Uncertainty can be happiness

"Security is a false god," or running around the world as an FSO

The boundaries of sovereignity

Posted by quirksalight on December 11, 2006

John Locke termed the idea of a social contract between individuals as the implicit agreement underlying the legitimacy of a government. If the this is fractured though the abuse of a group of individuals by another, when does the legitmacy of the nation-state become obsolete? And then if the government running the nation-state in question is obsolete, does this justify the action of an outside body to intervene? Or is internal action the only justifiable form of intervention?

This has been stuck in my head for a while, listening/reading about the gradual escalation in the Darfur region of Sudan over the past couple of months. The latest report from the BBC (yes, it’s one of the more “liberal” avenues of news) was discussion the systemic use of rape as a tactical method in the conflict. As a military tool for spreading fear and chaos, it is unfortunately, a very effective one. Villiage raids keep the opposing forces on alert, and the people affected the greatest are the ones who are valued least in a patriarchal society; the women. It also has the effect of demoralizing the populations being attacked; the “protectors” and “head of households” were helpless in protecting those who were their duty to protect.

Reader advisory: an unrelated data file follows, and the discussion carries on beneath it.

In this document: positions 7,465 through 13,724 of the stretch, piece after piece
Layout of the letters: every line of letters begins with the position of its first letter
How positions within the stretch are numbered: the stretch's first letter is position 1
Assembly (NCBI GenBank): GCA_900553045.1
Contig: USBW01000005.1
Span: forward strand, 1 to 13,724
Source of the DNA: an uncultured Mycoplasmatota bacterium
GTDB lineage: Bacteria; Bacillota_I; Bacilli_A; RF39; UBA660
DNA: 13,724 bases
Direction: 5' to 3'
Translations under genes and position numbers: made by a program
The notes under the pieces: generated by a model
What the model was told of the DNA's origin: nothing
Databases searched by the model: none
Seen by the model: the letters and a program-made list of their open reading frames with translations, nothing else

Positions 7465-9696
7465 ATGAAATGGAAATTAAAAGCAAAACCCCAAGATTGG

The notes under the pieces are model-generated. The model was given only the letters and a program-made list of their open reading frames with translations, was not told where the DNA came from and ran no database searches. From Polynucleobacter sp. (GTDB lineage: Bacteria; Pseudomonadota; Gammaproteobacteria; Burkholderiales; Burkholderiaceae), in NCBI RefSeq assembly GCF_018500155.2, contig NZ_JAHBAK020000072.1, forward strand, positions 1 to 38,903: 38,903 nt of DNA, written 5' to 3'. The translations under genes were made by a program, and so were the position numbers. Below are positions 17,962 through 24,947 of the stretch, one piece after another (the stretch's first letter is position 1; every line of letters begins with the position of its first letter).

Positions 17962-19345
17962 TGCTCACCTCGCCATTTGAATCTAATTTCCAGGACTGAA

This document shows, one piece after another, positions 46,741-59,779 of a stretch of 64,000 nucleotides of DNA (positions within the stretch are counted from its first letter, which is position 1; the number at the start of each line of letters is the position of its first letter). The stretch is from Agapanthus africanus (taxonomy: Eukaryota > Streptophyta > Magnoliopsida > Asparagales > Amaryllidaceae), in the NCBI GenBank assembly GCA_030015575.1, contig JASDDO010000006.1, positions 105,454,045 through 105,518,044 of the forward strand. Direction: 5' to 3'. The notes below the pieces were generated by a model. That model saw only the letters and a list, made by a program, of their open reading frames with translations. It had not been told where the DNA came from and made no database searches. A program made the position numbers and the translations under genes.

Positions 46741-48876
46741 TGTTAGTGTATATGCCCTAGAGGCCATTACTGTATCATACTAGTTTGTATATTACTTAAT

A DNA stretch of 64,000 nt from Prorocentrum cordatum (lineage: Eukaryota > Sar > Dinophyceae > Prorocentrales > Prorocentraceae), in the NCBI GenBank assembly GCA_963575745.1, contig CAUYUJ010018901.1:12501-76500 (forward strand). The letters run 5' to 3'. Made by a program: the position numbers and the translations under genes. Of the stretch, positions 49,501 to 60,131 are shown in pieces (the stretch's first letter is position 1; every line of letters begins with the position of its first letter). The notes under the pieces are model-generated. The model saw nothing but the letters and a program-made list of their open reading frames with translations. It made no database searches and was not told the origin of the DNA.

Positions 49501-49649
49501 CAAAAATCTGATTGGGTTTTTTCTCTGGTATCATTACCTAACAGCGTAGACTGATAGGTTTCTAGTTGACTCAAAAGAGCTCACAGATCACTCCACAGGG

The effects on the food production of the population are also staggering. Women and children can’t or won’t go out to the fields due to fear of future attacks; the female children are raped and the male children are killed in these attacks. Men are either dead, injured, or in countermilitas in an attempt to repel these attacks. Which then causes a societal spiral downward into ever decresing food stores, famine, and then starvation.

So where does this leave the population, and also, us? In the past century, the rise of the humanitarian and multi-national interventions have come into being. Interventions to counter famine and epidemics are now the norm, rather than the exception. (Counter, as apparently “prevention” is just not sexy enough to draw attention and aid) And these interventions are usually done as the governing body of the nation-state in question is requesting, or when offered, accepting the aid, as they were not able to prevent or solve the crisis in question.
Sudan, the nation-state in question, is refusing most aid. They do not want peacekeeper , even though the force that is on the ground is stating that they need additional troops to help decrease the violence on the ground. The government has been documented as stating the effects of violence is low, even as NGO in the region are showing documentation of the numbers of deaths, rapes, refugees due to the violence in far greater numbers. Those NGOs and citizens who reported these alternate number were then subjected to reprisal by the Sudanese government, the former being thrown out of the country (Doctors without Borders being one of them) and the latter subjected to rape and death.
So what do we do? Sit back and watch? When does sovereignity end?????


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